Controlling Diabetes & CHF Costs by Addressing CKD
It is well known that chronic kidney disease (CKD) and end stage renal disease (ESRD) multiply health risks for patients with diabetes and congestive heart failure (CHF). Thus, they consume considerably more healthcare resources than those without these comorbidities. CKD is the only comorbidity that predicts which diabetics are in the top decile of costs — and that top 10% incurs $50,000 greater annual costs than all other diabetics.
Listen as medical researcher and nephrologist Dr. Navdeep Tangri, inventor of the Kidney Failure Risk Equation, discusses how health systems can gain better control of diabetes and CHF costs by addressing CKD.
- How CHF and diabetes accelerate kidney disease, and vice versa
- Why optimal CKD management requires an accurate risk indicator
- How health systems can realize significant savings among these patient populations
Navdeep Tangri, MD, Ph.D., FRCP(C)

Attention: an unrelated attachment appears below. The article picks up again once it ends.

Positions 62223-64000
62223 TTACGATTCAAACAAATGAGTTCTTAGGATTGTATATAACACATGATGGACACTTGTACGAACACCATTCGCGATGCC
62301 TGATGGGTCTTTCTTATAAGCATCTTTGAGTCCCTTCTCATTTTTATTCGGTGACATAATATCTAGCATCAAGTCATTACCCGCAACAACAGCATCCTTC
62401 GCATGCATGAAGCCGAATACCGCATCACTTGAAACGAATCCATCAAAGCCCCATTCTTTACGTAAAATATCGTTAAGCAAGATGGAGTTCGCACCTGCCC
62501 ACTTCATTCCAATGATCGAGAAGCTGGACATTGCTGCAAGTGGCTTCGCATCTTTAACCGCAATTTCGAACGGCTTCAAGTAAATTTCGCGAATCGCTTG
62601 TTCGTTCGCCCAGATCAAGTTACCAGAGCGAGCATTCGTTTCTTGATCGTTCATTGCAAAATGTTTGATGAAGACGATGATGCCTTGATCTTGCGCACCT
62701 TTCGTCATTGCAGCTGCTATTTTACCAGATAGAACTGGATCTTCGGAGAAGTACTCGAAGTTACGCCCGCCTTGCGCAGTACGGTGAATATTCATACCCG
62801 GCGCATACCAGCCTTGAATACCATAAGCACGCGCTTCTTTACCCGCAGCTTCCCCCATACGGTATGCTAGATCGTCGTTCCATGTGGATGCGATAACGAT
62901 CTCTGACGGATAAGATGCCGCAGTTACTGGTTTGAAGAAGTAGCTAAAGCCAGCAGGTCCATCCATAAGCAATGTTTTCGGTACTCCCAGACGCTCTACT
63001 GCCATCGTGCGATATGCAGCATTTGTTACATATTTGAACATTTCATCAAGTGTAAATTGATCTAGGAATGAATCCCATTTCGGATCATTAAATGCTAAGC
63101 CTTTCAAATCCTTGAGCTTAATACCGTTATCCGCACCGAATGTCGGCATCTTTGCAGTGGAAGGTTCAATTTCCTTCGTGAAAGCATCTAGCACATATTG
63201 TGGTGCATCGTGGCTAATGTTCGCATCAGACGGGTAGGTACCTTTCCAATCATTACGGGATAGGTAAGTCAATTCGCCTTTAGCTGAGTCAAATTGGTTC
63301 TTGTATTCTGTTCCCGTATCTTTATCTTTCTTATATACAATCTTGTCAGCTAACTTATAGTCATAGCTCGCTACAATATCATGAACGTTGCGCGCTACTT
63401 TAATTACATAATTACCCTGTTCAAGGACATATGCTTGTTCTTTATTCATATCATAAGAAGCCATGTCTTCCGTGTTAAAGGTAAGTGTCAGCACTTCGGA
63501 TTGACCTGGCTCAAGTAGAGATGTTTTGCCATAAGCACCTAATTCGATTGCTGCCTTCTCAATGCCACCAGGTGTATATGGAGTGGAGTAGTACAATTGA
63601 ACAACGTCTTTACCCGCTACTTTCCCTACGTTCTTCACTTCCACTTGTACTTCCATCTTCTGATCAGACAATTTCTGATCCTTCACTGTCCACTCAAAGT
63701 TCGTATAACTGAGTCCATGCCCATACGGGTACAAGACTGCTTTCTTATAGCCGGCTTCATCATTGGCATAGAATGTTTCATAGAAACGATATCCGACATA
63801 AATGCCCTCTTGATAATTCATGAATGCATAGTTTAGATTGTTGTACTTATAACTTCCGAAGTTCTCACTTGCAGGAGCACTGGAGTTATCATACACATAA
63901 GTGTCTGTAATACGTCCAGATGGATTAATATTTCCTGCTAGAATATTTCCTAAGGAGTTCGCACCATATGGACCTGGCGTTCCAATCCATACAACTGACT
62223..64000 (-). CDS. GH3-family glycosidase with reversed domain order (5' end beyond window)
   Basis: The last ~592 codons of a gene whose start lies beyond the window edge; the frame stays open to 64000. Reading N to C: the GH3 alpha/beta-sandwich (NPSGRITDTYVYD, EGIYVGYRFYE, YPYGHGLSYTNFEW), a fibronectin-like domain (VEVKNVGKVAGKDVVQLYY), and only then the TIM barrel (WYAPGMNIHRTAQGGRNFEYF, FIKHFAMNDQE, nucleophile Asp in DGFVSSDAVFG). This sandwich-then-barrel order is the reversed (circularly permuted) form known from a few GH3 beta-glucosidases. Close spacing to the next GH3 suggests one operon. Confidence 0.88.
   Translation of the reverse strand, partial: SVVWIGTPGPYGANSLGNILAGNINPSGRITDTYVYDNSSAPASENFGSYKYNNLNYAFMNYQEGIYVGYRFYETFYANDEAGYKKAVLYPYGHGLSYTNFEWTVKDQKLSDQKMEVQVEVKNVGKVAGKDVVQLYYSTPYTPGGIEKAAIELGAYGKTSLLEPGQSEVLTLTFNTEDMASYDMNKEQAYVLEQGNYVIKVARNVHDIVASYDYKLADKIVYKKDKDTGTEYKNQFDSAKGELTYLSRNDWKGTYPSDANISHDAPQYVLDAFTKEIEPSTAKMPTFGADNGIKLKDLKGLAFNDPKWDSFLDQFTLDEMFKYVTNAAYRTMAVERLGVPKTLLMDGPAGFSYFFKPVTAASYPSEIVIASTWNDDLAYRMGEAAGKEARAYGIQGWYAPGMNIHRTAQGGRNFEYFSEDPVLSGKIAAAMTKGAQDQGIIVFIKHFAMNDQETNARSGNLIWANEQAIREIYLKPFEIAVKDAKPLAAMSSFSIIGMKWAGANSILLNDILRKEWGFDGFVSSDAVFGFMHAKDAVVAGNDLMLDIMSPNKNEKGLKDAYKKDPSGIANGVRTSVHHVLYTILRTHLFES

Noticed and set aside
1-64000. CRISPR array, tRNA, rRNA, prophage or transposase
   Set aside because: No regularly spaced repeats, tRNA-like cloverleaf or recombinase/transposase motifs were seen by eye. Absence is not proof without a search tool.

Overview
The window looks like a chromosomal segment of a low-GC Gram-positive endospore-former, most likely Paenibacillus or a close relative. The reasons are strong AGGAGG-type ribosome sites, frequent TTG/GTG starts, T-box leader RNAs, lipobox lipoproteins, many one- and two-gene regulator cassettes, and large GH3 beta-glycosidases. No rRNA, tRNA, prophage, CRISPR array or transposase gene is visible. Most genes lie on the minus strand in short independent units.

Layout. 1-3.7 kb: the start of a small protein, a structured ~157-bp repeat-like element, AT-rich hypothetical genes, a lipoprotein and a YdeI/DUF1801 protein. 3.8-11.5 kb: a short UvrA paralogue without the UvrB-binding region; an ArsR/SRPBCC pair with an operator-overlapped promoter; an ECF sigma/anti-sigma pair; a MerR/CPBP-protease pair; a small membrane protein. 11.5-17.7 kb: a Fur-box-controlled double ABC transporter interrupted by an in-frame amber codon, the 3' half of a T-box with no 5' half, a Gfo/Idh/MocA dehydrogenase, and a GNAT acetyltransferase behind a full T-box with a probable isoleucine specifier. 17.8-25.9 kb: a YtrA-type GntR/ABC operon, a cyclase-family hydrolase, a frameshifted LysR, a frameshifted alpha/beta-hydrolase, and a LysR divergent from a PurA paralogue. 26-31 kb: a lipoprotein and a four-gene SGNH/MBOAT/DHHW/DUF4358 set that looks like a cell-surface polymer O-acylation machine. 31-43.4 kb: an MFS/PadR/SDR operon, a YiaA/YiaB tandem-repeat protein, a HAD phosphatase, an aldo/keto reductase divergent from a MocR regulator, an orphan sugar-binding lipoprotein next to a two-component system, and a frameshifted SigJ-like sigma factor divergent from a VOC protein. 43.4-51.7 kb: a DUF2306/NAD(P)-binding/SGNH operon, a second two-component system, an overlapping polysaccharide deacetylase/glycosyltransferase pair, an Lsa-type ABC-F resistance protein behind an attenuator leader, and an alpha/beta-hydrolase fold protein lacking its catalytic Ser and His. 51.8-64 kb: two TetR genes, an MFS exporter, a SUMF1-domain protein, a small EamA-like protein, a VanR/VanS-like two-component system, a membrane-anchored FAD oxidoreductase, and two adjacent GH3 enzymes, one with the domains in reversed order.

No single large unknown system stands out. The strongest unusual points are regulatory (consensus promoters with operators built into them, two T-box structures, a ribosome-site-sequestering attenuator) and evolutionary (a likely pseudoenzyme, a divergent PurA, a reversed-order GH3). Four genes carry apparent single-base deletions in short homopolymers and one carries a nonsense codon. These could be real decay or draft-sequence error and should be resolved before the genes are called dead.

Navdeep Tangri is an attending physician and Associate Professor in the Division of Nephrology, Department of Medicine and the Department of Community Health Sciences at the University of Manitoba. Dr. Tangri’s research program is clinical and translational, and focused on improving clinical decision making for patients with advanced chronic kidney disease. He developed and validated the Kidney Failure Risk Equation to predict the need for dialysis in patients with CKD, and is presently engaged in multiple validation and implementation exercises to increase the uptake of the KFRE. In addition, Dr. Tangri is conducting a large prospective study on frailty, physical and cognitive function in advanced CKD, as well as comparative effectiveness studies on the safety and effectiveness of medical therapies in this population. He has published more than 120 manuscripts and presented at multiple national and international scientific meetings. He sits on the editorial board of the American Journal of Kidney Disease, Canadian Journal of Kidney Health and Disease, and is Section Editor for the Epidemiology and Prevention Issue of Current Opinion in Nephrology and Hypertension. He has active grants from the Canadian Institute of Health Research, the Kidney Foundation of Canada, and the Manitoba Health Research Council.